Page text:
Socialist win in Catalan election 'ends decade of division': Spain's PM

AFP - [email protected]
Socialist win in Catalan election 'ends decade of division': Spain's PM
Spanish Prime Minister Pedro Sánchez (R) and PSC candidate Salvador Illa wave from stage during the Catalan Socialist Party - PSC closing rally ahead of the regional elections in Catalonia. (Photo by LLUIS GENE / AFP)

Spain's leader Pedro Sánchez said Thursday his Socialist party's success in the Catalan elections ended a "decade of division" in the wealthy northeastern region, long governed by separatists.


"The Catalan Socialist party's victory... ends a decade of division and resentment within Catalan society and will doubtlessly open a new era of understanding and coexistence," the prime minister said in his first remarks since Sunday's election.

The Socialists coming top in the vote was a blow for the Catalan separatist parties which lost their governing majority in the region's parliament that they have dominated for the past decade.


Since becoming premier some nine months after the botched independence bid of October 2017, Sánchez has adopted a policy of "reengagement" with the wealthy northeastern region to "heal the wounds" opened by the crisis.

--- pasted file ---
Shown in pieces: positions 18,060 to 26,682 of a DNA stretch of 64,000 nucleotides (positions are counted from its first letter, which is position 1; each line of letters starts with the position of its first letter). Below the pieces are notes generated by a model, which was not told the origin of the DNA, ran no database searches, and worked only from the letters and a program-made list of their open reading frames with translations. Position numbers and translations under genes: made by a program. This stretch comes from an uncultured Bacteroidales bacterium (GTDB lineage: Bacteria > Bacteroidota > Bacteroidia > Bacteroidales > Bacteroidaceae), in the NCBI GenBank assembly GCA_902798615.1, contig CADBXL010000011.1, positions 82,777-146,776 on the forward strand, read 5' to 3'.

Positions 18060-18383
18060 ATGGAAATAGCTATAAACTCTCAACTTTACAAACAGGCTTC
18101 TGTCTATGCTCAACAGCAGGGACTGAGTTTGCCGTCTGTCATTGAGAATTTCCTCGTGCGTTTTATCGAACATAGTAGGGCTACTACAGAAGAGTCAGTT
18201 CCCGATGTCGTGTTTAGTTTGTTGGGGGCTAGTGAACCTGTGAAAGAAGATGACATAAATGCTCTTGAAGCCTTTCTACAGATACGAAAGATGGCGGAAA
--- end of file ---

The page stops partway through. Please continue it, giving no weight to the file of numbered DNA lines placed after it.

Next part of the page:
In 2021, he pardoned the separatists jailed over the secession bid and has pushed through an amnesty bill for those still wanted by the justice system in exchange for key separatist backing that let him secure a new term in office.

That bill is due to become law in the coming weeks which will allow Carles Puigdemont - the Catalan leader who led the secession bid then fled Spain to avoid prosecution - to finally return home.

Despite Sunday's result, in which the separatist parties secured 59 of the parliament's 135 seats, Puigdemont - whose hardline JxCat party came second - said he would seek to build a ruling coalition.

READ MORE: Catalan separatist kingpin refuses to give up on ruling despite 'pro-Spain win'

"We have an opportunity and we will make the most of it," he said in the southern French town of Perpignan.

ERC, JxCat's more moderate separatist rival, lost a lot of support in Sunday's vote, triggering a crisis within the party.

Even so, it is likely to play a key role in Puigdemont's coalition-building efforts as well as those of the Catalan Socialists, who won with 42 seats -- also a long way from the 68 mandates required to rule.

Analysts say the most likely option would see the Socialists allying with the radical left party Comuns Sumar, which won six seats, and ERC, which won 20, giving it exactly 68.

READ ALSO: Which Catalans want independence from Spain?



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